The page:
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International monitors said Monday's vote was an improvement on recent elections in Armenia but there was little competition as some of Sarksyan's most prominent rivals did not run, saying the result was likely to be skewed to deliver him victory.
The rally in Yerevan's Freedom Square was peaceful and there were no protests in other cities in the ex-Soviet republic. But analysts are concerned about instability in a region that is a key transit route for Caspian gas and oil deliveries to Europe.
Backers of Sarksyan's second-placed rival Raffi Hovannisian chanted "Raffi! Raffi!" and "Armenia! Armenia" at the rally, alleging that the vote was rigged in favour of the Sarksyan.
"We should carry on our fight calmly and according to the constitution. Our democratic movement will not stop and we will achieve victory," Hovannisian told the crowd, raising a clenched fist over his head.
"Welcome Armenia! You are the people, you have chosen your servant," U.S.-born Hovannisian, accompanied by his wife and son, said to the protesters, who were waving Armenian flags.
Hovannisian told protesters that the president, at a meeting on Thursday, rejected his demand for a rerun of the vote.
Official results showed Sarksyan winning 58.6 percent of the votes, compared to nearly 37 percent for Hovannisian.
Hovannisian said he would start touring cities and villages where he polled ahead of Sarksyan in the election, before staging another protest rally in the same square on Sunday.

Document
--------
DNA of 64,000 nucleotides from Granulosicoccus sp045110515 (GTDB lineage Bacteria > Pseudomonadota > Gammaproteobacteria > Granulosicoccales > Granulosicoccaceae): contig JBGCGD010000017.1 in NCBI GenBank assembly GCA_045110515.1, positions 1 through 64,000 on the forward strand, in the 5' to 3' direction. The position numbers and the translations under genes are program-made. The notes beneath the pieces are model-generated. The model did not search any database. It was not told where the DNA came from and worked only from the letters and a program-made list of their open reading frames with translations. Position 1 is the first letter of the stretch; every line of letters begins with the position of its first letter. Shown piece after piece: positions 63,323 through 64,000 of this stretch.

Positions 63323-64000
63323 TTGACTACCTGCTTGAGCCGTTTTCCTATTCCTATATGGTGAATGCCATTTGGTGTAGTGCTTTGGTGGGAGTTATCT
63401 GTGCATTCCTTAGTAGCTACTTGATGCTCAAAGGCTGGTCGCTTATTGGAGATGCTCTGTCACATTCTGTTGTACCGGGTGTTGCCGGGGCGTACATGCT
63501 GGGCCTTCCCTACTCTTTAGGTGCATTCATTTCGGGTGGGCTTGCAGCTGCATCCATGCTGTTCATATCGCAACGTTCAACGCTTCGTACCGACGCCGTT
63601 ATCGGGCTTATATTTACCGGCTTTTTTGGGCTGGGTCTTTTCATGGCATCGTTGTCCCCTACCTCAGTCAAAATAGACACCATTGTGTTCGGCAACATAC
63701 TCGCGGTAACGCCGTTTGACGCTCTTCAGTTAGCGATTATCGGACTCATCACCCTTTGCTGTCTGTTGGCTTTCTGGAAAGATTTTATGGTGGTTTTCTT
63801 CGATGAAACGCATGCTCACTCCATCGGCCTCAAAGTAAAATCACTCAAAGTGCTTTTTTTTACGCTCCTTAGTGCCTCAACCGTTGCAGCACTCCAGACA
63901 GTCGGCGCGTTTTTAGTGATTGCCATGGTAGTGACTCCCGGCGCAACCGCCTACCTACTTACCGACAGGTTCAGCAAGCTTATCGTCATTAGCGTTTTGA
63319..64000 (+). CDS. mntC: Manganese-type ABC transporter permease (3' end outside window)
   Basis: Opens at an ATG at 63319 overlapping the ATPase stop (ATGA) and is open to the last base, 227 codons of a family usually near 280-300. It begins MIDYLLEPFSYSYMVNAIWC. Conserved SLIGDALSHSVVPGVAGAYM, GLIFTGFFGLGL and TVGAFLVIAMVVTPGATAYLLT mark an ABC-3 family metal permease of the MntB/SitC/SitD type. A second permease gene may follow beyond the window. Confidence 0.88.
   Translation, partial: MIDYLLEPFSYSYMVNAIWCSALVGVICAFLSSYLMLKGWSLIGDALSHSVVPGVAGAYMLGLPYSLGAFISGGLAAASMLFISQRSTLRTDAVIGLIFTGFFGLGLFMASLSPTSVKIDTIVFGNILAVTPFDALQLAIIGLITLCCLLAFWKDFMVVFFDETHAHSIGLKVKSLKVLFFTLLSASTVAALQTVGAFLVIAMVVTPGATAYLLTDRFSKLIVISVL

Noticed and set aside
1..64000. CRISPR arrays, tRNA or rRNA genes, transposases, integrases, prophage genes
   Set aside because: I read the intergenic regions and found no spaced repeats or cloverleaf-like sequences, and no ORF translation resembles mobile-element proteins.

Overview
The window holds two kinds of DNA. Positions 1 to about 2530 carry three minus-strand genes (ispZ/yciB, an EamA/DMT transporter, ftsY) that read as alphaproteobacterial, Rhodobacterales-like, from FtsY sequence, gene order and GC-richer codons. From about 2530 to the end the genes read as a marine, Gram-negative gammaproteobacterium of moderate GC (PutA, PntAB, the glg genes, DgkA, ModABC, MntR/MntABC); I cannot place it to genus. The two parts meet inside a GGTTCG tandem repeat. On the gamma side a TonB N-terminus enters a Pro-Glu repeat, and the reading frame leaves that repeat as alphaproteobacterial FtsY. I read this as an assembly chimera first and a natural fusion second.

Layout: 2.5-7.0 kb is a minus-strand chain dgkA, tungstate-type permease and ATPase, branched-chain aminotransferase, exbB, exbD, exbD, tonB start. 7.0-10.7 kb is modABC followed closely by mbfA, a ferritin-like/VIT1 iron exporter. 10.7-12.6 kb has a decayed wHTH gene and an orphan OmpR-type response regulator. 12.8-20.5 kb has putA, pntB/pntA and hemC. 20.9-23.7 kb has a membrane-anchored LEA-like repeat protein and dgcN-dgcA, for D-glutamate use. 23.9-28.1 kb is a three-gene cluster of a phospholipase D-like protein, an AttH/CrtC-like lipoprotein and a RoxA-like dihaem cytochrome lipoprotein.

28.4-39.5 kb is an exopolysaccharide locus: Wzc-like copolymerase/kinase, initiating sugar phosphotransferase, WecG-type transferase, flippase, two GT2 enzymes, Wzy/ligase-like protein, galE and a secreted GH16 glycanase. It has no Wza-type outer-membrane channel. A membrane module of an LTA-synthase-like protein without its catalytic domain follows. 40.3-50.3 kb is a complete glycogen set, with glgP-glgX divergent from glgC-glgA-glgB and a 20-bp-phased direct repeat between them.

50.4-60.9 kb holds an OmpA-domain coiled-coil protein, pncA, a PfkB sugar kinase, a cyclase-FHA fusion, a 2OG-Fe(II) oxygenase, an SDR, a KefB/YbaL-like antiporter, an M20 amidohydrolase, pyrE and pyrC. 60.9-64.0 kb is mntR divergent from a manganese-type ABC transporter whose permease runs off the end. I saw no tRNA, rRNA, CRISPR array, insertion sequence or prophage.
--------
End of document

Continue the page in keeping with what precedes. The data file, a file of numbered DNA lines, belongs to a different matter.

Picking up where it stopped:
"There is a 'tradition' in post-Soviet countries that those who scored second or third positions always question results of elections, no matter what," said analyst Sergei Minasyan.
"I think Raffi Hovannisian is aiming for a long march that would somehow unite the opposition to keep up the pressure and maybe benefit from it in the approaching elections for local governments, including for the Yerevan mayor."
The disputed result of the 2008 presidential election triggered violent unrest in which 10 people were killed.
Armenia, a South Caucasus country of 3.2 million that has a collective security deal with Russia, is also locked in dispute with neighbour Azerbaijan over the enclave of Nagorno-Karabakh.
About 30,000 people were killed in a 1990s war between the neighbours over Nagorno-Karabakh, an ethnic Armenian-majority enclave inside Azerbaijan, which Armenian-backed rebels wrested from Azeri troops.